Commonly-Used Nodes

Understanding what makes a realistic material

01. Introduction – What you’re going to learn

There are a lot of material nodes in 3DS Max – some of which come with the package, others which come with V-Ray. This part of the guide will go over some of the more commonly used nodes that you will need to create any sort of material you require.

02. V-Ray Blend Material (VRayBlendMtl)

a. Blend Materials
A blend material is a node that allows you to combine several fully built materials with different attributes into one more complex material. It’s necessary for creating accurate results that can’t be done with just one material. For example, a dresser with a shellacked finish is going to need a material built for the wood and its properties, but also the layer of shellac that’s on top of it, because each has its own glossy, bump and reflective gloss attributes. In the machinery example below we have yellow paint, which is one material, covering the bare metal – which is another material.

An example of how it works is with car paint:

  • Bare metal
  • Primer paint
  • Color paint
  • Clear coat
  • A deep scratch exposing all the different layers

Using an image in the mask slot will let you see through to layers below.
To read more about V-Ray BlendMtl see this link to the Chaos Group site.

b. Blend Material Structure
The VRayBlendMtl has a variety of uses in creating more complex materials where different surfaces are needed on the same object. To use it you must first create fully realized materials, usually with differences in reflectivity or diffuse, that work on their own. Then you need to plug those into the Blend material and using masks or opacity values combine those materials.

i. The Base Material is the original surface (unpainted wood or clean metal)

ii. The Coat Materials are anything laid on top of the Base (paint, rust, etc)

iii. The Blend amount is how much the materials are blended together, and is controlled with the color values (white shows more of the coat material)

iv. A Map can be used to also control blending (chipping of paint)

In the example here we have our chrome material that we made earlier as our base, then we duplicated it and changed some values (lower Reflect color, R.Gloss .9, GGX 1.3) to lower the shininess and feather the highlight. A bitmap of scratches has been added to the R.Gloss map slot and set to a strength of 50. This is giving us a material that is still very polished, but appears to have some micro-scratches in the highlights showing surface wear. We’re just using the blend amount to mix the two, but you could also use something like a falloff map to limit the viewing angle of the blend or use less reflective settings with a grunge map in the blend slot to show a tarnished surface. If your material uses a diffuse, like wood, you would duplicate that also.

03. VRayDirt

This does exactly what it sounds like and more. It adds “dirt” to the crevasse and contact points between geometry. Look at anything around you and you will find that where the object has areas that are difficult to reach, dust and dirt will collect and make that area of the surface darker or duller. VRayDirt is great for bringing out details in ornate objects and showing use. In rendering terms it is referred to as “Ambient Occlusion”, which describes the effect where it is difficult for light to bounce in and out of the corner of an area, thus making that area darker. Look around the room you’re in and see where the walls and ceiling meet at the corner of a room and you’ll notice a slightly darker gradient as they converge.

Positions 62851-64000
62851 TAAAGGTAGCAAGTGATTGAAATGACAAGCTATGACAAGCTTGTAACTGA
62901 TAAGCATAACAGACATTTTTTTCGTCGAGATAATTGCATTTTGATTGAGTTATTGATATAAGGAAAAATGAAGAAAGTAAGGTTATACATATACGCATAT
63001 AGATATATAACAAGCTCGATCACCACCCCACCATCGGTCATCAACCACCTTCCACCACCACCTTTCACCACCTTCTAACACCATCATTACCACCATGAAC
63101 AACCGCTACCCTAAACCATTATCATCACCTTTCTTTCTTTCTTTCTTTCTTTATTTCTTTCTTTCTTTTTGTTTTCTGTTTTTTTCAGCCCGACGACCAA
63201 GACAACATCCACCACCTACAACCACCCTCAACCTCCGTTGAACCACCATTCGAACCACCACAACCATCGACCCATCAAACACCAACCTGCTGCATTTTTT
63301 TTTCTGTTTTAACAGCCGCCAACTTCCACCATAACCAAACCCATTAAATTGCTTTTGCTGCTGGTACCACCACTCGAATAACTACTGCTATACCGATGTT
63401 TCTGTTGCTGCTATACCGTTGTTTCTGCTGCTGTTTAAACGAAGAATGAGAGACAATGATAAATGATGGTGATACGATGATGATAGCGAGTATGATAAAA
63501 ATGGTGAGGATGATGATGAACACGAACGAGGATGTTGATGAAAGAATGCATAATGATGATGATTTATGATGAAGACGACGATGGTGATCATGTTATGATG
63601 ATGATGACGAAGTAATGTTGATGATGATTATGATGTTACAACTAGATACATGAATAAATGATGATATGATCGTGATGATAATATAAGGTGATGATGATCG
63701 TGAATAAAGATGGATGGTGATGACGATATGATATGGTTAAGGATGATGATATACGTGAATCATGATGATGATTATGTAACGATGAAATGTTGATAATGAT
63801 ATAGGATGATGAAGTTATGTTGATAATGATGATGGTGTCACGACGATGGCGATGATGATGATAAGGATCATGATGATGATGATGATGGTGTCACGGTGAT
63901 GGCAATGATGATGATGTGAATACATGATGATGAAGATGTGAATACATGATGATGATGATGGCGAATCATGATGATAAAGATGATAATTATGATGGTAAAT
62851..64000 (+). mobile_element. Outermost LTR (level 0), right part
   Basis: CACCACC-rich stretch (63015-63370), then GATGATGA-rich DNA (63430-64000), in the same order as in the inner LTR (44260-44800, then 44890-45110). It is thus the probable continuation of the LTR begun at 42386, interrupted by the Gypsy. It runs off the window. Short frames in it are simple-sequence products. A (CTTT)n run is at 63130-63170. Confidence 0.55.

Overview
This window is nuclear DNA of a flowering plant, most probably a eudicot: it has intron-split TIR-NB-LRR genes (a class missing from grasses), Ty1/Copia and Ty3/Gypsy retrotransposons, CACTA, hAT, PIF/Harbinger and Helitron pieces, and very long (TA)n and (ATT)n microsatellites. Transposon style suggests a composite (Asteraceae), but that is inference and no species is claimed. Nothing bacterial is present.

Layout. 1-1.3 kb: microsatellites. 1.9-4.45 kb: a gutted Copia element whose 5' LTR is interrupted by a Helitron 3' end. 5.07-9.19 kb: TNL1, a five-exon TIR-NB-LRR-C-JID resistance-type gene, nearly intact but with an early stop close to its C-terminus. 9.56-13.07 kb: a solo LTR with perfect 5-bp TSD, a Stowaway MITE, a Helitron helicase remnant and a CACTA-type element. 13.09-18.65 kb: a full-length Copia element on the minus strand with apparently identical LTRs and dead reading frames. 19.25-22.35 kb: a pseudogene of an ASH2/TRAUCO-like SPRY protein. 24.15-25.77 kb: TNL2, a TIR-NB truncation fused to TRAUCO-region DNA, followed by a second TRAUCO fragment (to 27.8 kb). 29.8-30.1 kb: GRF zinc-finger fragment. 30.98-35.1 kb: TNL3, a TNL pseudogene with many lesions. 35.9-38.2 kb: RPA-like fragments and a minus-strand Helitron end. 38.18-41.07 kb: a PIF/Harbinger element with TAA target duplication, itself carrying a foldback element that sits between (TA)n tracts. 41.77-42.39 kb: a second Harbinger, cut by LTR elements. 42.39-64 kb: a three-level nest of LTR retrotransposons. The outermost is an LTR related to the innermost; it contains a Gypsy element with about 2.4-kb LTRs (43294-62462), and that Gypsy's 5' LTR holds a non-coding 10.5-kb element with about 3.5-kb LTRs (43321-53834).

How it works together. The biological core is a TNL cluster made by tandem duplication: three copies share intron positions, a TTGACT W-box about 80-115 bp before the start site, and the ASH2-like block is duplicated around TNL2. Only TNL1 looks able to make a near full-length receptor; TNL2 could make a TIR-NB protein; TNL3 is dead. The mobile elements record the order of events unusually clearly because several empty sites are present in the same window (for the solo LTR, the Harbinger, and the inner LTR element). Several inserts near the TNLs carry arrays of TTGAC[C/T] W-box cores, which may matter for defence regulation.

The example above shows an “AO pass” with VRayDirt. This material can be combined with a diffuse to give detail to smaller features on an object and accentuate where light can’t easily reach.
It can also be used as a mask that recognizes edges and contact points of geometry. Adding distressing to the edges of a table leg, wrinkles along piping for a cushion and other tricks.

Visual Center has an interactive visual guide on VRayDirt. Keep in mind these values aren’t the same as the real-world scale we work at but still work as a great example on their function. Meanwhile the Chaos Group site has a more detailed breakdown on all the various parameters.

a. Creating a VRayDirt
We’re going to walk through two of the most common uses for VRayDirt. First as an AO pass that will add shading to the crevasses and contact points of an object’s’ geometry, and secondly as a mask that will show distressing only on the edges of an object. Note: Adding VRayDirt to a material will add render to render times. So you want to use as few dirt nodes as possible to avoid this. Some tricks to increasing the intensity of a VRayDirt is to add one instance several times into a a Composite node with each of the blends sent to “Multiply”.

VRayDirt Parameters:

Radius: Determines the spread of coverage where dirt is produced.

Occluded Color: The color/map that is acting as your dirt.

Unoccluded Color: The color/map that is the overall surface.

Distribution: Forces the dirt effect into or away from contact areas.